Published: June 16th 2012May 6th 2012
Nuku Hiva is the main island of the Marquesas Islands, and contains the capital in the settlement of Taiohae. This is the only island that we visited of the 15 islands in the Marquesas, which is part of French Polynesia, and it was mainly just a place for us to refuel and have a few days off.
This island once had a population of somewhere between 50,000 to 150,000 people, depending on who you ask, but the population is now down to around 3,000 inhabitants. The Marquesas were extremely hard hit by diseases introduced by the European and American sailors that 'discovered' the islands, which had really been settled for thousands of years.
The first thing that I noticed about Nuku Hiva is how rugged the terrain is. There are many steep cliffs around the island, and you are rarely out of sight of one. The second thing that I noticed is how few people are here for such a big island. We drove around the island for a couple of days, spending hours on the roads, and didn't really encounter many other trucks.
There is really not a whole lot going on in Nuku Hiva. It does
receive its fair share of pleasure-boat traffic from smaller cruiser yachts all the way up through bigger 180ft+ superyachts who use it as a place to refuel and provision. The location of the island makes it a great pit-stop for boats traveling from anywhere in the Americas to anywhere in the South Pacific, or vice versa. It's just over 800 miles to Tahiti, and about 3000 miles to Mexico, and there aren't really any other options in between, save the Galapagos, which is also used as a pit-stop for boats heading to/from the Panama Canal.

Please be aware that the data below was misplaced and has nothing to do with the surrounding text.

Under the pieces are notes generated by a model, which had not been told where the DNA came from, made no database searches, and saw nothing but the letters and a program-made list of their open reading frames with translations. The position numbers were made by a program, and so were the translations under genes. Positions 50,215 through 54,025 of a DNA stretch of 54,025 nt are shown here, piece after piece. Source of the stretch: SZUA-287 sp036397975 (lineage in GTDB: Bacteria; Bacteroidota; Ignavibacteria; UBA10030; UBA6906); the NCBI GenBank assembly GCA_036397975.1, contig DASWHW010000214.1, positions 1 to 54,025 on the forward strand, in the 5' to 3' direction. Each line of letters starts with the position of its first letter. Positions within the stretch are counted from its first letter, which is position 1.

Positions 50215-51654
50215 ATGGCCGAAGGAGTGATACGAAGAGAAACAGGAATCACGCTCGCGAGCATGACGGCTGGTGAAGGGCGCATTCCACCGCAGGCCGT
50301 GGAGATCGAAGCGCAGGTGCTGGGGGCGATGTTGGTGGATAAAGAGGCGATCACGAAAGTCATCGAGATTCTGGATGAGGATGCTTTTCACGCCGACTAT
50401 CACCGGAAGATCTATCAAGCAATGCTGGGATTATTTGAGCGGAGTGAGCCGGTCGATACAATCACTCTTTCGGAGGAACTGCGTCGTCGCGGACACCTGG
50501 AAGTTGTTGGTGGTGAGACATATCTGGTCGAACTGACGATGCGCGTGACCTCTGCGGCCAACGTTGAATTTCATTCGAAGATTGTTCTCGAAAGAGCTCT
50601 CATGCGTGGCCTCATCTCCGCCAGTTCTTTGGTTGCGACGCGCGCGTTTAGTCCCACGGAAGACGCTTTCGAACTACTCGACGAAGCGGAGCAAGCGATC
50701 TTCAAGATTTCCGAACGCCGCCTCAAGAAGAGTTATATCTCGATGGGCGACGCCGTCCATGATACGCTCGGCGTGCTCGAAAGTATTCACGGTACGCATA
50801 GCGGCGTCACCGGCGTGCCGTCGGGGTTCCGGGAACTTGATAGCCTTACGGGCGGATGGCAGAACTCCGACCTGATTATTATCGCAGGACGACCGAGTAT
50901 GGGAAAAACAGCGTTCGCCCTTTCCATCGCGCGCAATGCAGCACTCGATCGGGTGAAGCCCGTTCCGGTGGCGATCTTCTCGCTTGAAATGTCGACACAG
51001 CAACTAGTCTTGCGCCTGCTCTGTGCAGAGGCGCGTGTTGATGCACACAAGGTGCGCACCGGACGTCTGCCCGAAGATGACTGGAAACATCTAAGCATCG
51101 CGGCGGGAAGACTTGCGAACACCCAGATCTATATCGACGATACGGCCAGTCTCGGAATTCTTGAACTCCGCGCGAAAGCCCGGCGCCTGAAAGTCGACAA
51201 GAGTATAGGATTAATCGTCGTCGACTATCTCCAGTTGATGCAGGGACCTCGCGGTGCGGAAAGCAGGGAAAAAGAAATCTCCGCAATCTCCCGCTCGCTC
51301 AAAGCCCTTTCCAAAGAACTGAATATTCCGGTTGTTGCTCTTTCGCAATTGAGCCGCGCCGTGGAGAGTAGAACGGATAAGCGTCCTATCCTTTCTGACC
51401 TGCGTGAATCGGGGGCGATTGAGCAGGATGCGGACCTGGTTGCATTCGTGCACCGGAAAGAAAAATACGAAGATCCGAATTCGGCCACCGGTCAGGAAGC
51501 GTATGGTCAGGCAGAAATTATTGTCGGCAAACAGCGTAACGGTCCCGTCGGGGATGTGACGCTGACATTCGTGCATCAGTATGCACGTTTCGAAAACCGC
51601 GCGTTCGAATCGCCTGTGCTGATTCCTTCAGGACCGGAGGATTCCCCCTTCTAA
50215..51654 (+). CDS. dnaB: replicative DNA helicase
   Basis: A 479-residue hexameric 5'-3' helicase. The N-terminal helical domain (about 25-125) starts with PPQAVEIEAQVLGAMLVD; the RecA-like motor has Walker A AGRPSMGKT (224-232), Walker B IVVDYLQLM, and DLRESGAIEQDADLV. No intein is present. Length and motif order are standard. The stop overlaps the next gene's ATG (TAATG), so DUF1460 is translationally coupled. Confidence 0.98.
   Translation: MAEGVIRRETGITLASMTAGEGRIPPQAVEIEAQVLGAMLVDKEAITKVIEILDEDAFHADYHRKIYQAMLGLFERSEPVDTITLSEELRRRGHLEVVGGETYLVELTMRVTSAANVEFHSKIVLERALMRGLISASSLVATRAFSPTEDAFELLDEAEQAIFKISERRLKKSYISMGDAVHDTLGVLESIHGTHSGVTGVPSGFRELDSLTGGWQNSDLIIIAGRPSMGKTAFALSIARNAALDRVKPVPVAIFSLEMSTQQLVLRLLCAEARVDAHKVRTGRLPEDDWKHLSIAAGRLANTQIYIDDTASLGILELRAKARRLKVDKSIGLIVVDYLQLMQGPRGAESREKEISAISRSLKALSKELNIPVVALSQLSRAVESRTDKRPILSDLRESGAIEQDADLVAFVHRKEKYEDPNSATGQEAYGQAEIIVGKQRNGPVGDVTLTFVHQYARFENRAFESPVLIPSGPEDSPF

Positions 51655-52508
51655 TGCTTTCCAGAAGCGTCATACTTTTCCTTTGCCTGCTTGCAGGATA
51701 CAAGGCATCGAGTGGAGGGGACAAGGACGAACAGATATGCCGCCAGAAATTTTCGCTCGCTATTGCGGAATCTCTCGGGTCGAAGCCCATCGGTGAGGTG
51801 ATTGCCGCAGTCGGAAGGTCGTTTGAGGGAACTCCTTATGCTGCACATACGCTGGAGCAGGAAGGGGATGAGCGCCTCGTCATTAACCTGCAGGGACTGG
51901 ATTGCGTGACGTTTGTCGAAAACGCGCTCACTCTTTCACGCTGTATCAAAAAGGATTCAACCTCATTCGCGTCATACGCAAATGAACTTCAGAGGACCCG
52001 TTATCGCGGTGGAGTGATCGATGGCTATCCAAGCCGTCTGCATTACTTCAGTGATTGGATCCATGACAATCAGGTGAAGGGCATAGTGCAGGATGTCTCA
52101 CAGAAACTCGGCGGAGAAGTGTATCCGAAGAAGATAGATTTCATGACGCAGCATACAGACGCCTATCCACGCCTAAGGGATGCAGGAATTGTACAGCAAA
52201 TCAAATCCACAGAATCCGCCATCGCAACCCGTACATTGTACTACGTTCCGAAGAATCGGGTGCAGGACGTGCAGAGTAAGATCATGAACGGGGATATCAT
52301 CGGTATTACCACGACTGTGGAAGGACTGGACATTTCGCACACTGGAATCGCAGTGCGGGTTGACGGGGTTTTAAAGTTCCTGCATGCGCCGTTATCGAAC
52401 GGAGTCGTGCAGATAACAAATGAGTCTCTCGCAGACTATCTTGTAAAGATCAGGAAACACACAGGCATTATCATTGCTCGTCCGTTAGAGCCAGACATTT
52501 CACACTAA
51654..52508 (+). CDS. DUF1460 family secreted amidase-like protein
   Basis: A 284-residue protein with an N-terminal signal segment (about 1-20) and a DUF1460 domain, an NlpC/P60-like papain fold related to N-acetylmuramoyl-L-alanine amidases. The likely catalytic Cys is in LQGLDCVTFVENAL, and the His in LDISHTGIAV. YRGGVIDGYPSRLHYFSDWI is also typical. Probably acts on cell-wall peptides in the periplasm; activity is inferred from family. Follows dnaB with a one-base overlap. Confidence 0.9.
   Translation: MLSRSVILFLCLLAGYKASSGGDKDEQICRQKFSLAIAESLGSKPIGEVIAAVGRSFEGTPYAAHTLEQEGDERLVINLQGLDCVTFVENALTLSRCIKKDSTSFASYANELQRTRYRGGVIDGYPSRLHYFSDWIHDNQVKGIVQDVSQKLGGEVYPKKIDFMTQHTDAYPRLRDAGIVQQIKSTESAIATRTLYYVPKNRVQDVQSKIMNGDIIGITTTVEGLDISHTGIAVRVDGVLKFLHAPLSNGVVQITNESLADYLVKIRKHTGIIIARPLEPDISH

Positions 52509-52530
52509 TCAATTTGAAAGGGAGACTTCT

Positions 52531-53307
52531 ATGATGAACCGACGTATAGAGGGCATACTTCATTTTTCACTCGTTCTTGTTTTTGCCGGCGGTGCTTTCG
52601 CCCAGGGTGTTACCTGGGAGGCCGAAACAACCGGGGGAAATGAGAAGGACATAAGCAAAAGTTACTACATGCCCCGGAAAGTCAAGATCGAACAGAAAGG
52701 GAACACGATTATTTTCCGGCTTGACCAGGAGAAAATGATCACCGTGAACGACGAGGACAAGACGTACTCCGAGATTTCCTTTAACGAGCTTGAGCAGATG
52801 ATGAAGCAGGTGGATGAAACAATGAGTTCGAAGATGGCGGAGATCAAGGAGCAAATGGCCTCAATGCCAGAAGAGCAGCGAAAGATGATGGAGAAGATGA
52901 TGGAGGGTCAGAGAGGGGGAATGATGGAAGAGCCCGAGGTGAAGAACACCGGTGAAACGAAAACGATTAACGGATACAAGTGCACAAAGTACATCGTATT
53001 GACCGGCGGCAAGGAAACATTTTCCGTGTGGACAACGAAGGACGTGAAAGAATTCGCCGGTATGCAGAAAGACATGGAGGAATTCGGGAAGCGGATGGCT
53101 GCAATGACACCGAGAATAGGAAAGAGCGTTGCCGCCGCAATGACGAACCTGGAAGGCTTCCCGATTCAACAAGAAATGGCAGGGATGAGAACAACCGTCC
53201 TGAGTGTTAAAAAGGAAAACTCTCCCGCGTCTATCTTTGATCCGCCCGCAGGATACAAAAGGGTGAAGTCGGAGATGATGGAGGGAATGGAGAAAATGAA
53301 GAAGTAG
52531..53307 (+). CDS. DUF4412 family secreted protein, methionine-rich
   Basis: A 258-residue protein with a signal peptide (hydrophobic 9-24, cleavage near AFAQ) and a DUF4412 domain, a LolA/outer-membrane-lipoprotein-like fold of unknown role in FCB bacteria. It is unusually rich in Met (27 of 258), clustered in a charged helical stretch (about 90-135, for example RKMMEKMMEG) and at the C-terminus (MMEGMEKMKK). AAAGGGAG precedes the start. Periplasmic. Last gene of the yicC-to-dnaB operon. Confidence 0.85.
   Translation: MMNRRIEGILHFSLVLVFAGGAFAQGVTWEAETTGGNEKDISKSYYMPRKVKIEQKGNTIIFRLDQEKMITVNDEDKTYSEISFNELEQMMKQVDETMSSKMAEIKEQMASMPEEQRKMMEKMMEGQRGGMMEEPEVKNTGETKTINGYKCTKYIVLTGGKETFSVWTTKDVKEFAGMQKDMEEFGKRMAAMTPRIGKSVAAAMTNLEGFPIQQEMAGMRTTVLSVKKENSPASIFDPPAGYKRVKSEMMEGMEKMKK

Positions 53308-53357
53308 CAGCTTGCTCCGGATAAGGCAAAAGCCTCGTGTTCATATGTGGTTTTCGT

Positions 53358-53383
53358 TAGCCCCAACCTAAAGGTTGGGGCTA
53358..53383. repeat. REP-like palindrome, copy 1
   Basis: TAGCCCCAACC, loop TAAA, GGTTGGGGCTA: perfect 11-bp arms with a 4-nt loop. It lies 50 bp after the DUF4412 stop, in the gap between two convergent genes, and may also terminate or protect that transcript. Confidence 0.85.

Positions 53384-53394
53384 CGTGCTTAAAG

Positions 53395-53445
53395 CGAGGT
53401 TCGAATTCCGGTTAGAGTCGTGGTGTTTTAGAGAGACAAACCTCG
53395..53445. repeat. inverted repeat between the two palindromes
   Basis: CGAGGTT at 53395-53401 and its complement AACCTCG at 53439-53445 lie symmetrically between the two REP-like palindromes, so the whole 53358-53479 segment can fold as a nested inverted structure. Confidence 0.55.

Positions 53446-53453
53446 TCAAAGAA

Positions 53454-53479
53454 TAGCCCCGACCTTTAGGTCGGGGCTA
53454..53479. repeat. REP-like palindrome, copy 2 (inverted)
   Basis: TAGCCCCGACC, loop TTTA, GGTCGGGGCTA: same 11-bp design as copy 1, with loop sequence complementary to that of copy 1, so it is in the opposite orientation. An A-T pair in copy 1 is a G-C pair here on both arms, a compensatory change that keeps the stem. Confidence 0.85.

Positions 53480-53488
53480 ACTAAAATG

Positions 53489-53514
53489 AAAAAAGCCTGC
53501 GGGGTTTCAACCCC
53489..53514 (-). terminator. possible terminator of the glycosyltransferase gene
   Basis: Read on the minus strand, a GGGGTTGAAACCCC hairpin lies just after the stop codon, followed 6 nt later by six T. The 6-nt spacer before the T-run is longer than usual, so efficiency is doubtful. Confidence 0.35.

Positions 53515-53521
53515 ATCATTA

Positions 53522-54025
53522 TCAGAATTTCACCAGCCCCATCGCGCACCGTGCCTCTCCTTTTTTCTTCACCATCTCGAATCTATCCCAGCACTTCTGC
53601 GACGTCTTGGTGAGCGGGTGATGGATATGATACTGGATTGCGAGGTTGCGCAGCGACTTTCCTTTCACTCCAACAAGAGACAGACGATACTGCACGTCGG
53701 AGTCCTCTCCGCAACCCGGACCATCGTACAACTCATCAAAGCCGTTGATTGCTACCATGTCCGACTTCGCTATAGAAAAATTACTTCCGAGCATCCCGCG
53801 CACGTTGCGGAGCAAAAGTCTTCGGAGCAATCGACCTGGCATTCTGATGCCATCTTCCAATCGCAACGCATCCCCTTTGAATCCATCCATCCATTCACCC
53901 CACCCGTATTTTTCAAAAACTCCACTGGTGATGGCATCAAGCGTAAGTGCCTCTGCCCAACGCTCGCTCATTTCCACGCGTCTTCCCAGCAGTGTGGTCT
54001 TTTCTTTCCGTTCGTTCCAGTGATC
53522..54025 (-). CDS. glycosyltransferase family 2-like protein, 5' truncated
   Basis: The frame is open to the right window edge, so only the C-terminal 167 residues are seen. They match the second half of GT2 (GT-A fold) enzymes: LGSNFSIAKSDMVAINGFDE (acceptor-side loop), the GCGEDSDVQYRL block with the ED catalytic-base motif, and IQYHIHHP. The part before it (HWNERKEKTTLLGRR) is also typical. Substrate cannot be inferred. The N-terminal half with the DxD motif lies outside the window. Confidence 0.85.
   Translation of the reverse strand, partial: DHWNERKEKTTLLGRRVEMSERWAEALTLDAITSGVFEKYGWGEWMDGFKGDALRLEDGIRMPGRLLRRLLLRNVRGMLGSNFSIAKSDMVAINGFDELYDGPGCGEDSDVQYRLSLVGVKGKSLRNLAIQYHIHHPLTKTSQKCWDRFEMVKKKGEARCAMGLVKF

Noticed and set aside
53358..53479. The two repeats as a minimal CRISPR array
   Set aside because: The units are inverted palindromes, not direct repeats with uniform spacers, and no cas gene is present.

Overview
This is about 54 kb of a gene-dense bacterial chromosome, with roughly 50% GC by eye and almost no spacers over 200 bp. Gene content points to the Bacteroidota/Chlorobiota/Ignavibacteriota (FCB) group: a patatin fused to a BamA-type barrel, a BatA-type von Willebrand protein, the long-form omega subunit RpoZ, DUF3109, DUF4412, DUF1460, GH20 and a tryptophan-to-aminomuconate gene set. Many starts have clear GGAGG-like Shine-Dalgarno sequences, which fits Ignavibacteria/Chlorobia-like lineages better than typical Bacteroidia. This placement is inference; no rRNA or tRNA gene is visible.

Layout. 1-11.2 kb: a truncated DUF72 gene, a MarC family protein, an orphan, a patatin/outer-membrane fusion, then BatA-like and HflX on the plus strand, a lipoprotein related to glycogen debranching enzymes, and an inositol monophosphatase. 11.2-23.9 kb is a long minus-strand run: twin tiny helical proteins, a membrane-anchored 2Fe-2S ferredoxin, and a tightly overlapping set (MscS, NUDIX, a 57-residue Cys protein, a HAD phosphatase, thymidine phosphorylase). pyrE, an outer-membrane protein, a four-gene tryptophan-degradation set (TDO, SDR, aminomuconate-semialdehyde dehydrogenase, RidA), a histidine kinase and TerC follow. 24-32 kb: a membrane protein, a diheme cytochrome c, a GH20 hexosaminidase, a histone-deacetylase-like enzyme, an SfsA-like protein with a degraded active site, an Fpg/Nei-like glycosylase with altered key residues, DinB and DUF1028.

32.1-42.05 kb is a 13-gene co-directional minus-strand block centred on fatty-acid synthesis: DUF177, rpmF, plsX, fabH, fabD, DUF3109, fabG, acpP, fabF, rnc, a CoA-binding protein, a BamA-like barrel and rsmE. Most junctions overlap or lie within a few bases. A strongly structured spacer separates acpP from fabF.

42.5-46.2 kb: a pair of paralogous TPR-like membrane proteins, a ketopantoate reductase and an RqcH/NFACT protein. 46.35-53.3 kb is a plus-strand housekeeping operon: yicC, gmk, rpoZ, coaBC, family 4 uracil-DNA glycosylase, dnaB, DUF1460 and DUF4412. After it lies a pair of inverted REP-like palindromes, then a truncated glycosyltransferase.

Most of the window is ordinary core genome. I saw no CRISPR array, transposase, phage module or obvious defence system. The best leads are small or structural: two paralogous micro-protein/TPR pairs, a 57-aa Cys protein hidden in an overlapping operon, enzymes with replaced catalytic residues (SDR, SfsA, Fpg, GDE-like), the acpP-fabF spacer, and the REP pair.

One thing that I noticed on the island is that there are no cars, at all. Everyone has 4WD trucks. Literally, everyone. The roads here are pretty trecherous, and a car just wouldn't be able to handle it. You still have to drive on a gravel/dirt road for nearly an hour just to get to the airport, and there are many steep sections cutting through the mountains. There are few main roads, but every once in awhile, you will get to a certain vantage point and see other roads or trails down below you, but have no idea how to get to them. There
Ua Poa in the distance
are many places on this island that are well off the beaten path, and probably only known to the locals themselves.
There are not many beaches on the island, but of the ones that are available, they are mostly comprised of black sand, which is pretty cool. The island still has a pretty 'raw' feel to it, even if there is one little 'resort' on the island, and that sometimes smaller cruise ships do pass through. We were sitting on the beach in Daniel's Bay, and the only other company we had was a small group of wild horses that were wandering around.
The interior of the island, to me, was the most interesting thing to see. The center of the island is a large plateau with big forests and wide open fields, and there are many horses and cattle roaming freely through the fields and even on the roads. The temperature drops quite a bit on the plateau, and was refreshing, but it also made it seem like you could have been somewhere in Europe, just by the way that it felt. It reminded me of Germany or England at times, driving through lonely country roads.
If you happened to be passing through this neck of the woods, like on a boat as we were, it is definitely worth checking out for a couple days. Otherwise, the disadvantages of how far you have to actually travel to get there far outweigh the experience you would receive upon arrival.....that's just my opinion. You can judge for yourself, but I'd say save your pennies and just peruse my pictures!
There are more photos below